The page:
When the Spaniard Hernando de Soto moved north through the middle of northern peninsular Florida in 1539, he encountered Timucua-speakers. When the Frenchman Jean Ribault waded ashore along the Atlantic coast near Jacksonville in 1562, he too met with Timucua-speakers. Europeans would soon find out that Timucua-speakers covered a broad area, in fact, some 19,000 square miles of northern peninsular Florida and southern Georgia. They also learned first-hand that the Timucua were splintered into chiefdoms actively engaged in mutually hostile rivalries and peaceful alliances. The earliest European chroniclers, however, offerd no single name for the various Timucua-speakers they encountered. And it is unclear if such an all-encompassing name even existed among the natives of Florida.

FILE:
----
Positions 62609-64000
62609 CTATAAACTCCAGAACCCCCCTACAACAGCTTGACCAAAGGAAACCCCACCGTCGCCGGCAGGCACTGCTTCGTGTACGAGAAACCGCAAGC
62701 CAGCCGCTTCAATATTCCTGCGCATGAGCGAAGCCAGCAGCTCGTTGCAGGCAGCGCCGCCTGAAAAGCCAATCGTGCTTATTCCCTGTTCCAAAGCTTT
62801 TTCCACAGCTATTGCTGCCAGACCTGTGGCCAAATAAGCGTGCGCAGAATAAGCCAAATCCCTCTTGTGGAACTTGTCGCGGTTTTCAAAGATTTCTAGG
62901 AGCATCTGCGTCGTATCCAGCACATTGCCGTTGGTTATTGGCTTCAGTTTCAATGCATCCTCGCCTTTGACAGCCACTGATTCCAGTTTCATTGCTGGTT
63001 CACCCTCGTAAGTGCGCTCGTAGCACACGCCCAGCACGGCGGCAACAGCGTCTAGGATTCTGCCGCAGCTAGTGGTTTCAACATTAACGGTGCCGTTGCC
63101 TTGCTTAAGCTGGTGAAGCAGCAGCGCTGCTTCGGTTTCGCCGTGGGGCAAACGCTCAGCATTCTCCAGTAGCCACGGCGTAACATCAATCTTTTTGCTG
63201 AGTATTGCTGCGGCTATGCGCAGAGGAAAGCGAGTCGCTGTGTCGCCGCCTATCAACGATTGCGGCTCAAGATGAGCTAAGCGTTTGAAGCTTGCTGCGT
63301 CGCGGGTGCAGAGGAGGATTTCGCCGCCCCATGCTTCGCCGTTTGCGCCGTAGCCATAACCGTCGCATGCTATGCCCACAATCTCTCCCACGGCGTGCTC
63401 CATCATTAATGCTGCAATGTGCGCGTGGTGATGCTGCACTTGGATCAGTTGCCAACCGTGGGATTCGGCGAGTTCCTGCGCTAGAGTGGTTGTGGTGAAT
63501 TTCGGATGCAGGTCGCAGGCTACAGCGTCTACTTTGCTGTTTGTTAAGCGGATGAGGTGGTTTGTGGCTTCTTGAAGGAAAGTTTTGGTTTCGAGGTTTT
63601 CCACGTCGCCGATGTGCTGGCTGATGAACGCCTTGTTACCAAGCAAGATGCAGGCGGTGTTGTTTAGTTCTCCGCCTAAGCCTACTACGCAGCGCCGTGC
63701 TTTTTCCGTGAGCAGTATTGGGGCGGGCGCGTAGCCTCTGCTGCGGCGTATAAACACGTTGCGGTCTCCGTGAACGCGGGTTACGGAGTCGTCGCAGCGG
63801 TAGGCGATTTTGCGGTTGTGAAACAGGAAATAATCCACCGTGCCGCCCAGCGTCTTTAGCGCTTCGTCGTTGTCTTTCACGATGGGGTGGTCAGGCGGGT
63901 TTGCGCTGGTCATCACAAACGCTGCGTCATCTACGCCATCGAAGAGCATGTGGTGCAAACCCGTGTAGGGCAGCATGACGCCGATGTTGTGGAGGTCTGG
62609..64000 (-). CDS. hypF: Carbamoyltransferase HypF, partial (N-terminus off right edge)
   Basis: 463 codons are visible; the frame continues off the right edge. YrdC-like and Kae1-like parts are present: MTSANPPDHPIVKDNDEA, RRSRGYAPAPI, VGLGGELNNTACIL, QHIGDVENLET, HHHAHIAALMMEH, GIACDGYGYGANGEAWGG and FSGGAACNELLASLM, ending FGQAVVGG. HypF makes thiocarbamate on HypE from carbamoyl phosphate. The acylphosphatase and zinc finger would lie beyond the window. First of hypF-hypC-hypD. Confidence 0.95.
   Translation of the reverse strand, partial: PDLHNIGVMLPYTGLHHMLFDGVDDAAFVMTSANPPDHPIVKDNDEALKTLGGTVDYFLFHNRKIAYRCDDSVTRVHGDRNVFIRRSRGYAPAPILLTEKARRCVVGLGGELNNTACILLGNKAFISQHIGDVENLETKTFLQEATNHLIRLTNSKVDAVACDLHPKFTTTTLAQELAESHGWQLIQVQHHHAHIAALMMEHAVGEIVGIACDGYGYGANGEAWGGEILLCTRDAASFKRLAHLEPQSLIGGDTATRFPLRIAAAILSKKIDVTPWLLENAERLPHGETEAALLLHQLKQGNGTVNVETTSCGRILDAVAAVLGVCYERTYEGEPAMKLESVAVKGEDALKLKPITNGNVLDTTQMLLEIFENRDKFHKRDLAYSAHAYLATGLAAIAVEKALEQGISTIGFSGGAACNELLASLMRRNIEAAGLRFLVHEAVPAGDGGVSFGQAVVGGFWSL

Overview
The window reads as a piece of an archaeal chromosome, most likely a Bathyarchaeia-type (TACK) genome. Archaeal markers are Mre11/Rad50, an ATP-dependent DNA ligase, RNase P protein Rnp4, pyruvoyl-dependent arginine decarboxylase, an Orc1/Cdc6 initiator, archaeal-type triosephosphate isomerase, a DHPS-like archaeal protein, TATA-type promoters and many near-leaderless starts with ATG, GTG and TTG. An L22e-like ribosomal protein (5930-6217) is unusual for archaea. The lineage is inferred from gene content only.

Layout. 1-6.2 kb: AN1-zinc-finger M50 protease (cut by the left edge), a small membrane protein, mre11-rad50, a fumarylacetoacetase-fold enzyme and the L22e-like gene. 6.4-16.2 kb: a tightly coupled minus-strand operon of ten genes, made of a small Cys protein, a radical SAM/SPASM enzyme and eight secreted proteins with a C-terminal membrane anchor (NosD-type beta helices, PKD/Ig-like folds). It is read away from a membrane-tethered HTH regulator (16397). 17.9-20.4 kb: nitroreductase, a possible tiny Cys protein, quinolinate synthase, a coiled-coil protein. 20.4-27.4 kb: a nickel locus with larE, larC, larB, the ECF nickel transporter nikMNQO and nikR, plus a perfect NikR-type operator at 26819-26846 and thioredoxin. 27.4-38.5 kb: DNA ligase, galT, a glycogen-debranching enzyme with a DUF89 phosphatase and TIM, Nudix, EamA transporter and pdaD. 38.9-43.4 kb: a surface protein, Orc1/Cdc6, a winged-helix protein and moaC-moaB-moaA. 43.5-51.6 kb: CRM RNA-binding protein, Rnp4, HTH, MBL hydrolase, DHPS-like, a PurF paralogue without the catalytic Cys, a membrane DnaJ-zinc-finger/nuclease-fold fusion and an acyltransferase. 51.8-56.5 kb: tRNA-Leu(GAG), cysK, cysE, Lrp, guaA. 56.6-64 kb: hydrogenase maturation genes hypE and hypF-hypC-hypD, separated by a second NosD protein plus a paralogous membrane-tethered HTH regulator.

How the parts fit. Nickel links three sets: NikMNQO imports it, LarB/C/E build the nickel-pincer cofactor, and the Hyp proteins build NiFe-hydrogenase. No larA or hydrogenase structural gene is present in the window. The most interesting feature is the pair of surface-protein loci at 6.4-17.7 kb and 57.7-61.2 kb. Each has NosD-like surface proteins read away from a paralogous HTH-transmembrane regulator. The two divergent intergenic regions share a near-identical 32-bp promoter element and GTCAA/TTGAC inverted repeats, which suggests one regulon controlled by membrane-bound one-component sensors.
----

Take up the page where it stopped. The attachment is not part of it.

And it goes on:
Publisher - University of North Florida Archaeology Laboratory
Subjects - Timucua Indianshttp://www.unf.edu/~kashley/Mocama.html
Citation: Ashley KH. 2010. Mocama Archaeology. Jacksonville (FL): University of North Florida Archaeology Laboratory. http://www.unf.edu/~kashley/Mocama.html